by Ron Gregory
The 2016 election will surely mark the date of the biggest example of a crybaby, sniveling candidate who simply refuses to abide by the will of the voters.
Yes, while Democrat Presidential candidate Hillary Clinton was magnanimous in her concession speech and has behaved admirably ever since, one candidate sits in the corner of his play room, clutches his Barbie doll and reels with pain and sorrow.
That man is, of course, appointed Logan Circuit Judge Douglas Witten. Witten, it is safe to say, has given bad losers a worse name. Beside Witten, my old coaching hero, Buddy Ryan, looked like a prince of graciousness. How could one equal Witten’s high-standing view of himself? It is an ego run amok when there is really no reason for an ego at all. What, after all, has the gray-haired Witten ever done to deserve hero worship from anyone? Yet, if one watched him prance around a picnic ground during the primary election or saw him on the bench, you’d think John Marshall himself had been resurrected.
And it’s apparently no act. Witten evidently thinks as highly of himself as he appears. He is not about to accept the verdict of voters that he should not continue in the position he was appointed to by lame duck Governor Earl Ray Tomblin. No matter how many unbiased groups look at it, Witten believes he had to be snookered to lose.
As I have said before, anybody appearing before this crazed judge should ask him to recuse himself based on his political shenanigans. He could not possibly be unbiased based on his handling of his own election campaign. It is a campaign in which he openly questioned the Christian principles of his opponent, Joshua Butcher, lecturing Butcher on making judgments relative to his (Witten’) Christian credentials. Then, Witten immediately taped a set of radio commercials extolling his own Christian actions.
That wasn’t enough, though. Witten lost fair and square in the May election. He immediately cried foul, blaming “errors” in three precincts for his defeat. He then made the absurd (even for him) argument that h (Witten) was politically aligned with State Senator Art Kirkendoll. Since Kirekendoll was running in the same election, a clear-thinking Witten somehow surmised that a physical attack of Kirkendoll’s opponent days before the election cost him (Witten) his seat. Talk about backlash. Or whiplash. Or whatever affected Witten’s brain functions.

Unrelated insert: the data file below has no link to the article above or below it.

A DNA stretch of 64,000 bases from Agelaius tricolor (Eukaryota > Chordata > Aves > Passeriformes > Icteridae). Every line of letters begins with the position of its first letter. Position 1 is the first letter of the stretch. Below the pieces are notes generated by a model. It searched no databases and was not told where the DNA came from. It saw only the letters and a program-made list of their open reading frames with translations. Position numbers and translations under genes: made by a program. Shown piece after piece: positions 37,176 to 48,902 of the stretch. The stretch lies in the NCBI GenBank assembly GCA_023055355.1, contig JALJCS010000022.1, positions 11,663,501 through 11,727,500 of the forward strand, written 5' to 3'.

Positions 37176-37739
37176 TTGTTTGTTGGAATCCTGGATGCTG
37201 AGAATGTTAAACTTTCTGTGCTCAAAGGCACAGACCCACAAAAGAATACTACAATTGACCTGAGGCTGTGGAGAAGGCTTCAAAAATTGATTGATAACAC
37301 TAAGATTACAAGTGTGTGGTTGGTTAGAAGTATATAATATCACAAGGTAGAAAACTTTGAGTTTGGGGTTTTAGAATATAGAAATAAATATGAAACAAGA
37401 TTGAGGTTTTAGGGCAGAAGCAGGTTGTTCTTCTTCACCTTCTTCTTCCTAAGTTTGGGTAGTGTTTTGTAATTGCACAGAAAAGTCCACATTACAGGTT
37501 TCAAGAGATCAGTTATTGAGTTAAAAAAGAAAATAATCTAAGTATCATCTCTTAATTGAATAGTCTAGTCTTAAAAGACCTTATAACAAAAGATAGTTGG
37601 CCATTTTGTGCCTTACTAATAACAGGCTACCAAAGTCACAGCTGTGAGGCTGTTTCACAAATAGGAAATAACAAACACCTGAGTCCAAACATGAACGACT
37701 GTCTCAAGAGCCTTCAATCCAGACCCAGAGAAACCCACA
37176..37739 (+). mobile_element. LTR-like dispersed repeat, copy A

By the time a recount was held, giving Butcher a 59-vote win, Witten and his lawyer Harvey Peyton appeared to have dropped the absurd fight incident as part of their challenge. Instead, they hung their hat on such trivial alleged violations as Butcher’s wife MAYBE holding a Butcher campaign sign within 300 feet of a polling place. Evidence introduced showed there was mass confusion about exactly where the 300-foot line for non-campaigning existed. In retrospect, I suspect both Judge-elect and Mrs. Butcher wished she had stayed further from the polls but that minor possible error is not enough to disenfranchise voters.
Finally, a three-man panel (one of whom was Witten’s own campaign treasurer) ruled against him. Now, he is appealing that decision to the state Supreme Court. It is obvious Witten doesn’t give a hang how much time and expenditure he costs the taxpayers who voted him out of office.
If see Judge Witten, offer him a crying towel. He needs one.
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Those on the national scene who suddenly comprehend the horror of the electoral college might not have been so upset if their candidate, Hillary Clinton, had won.
I and this newspaper supported Donald Trump for the change he promised to bring to this country. We still do. We hope he will do well. If he can perform close to the level of President Barack Obama, we should all be proud.
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Two years ago, when the Lincoln County powers-that-be decided I had become sufficiently dangerous to their good-ole-boy operations that I had to go, House of Delegates candidate Michel Moffatt became a lightning rod for finding ways to depose me as a member of the Lincoln Public Service District. At every turn, Moffatt’s fingers and smiling face were attached to erroneous allegations and tons of misinformation.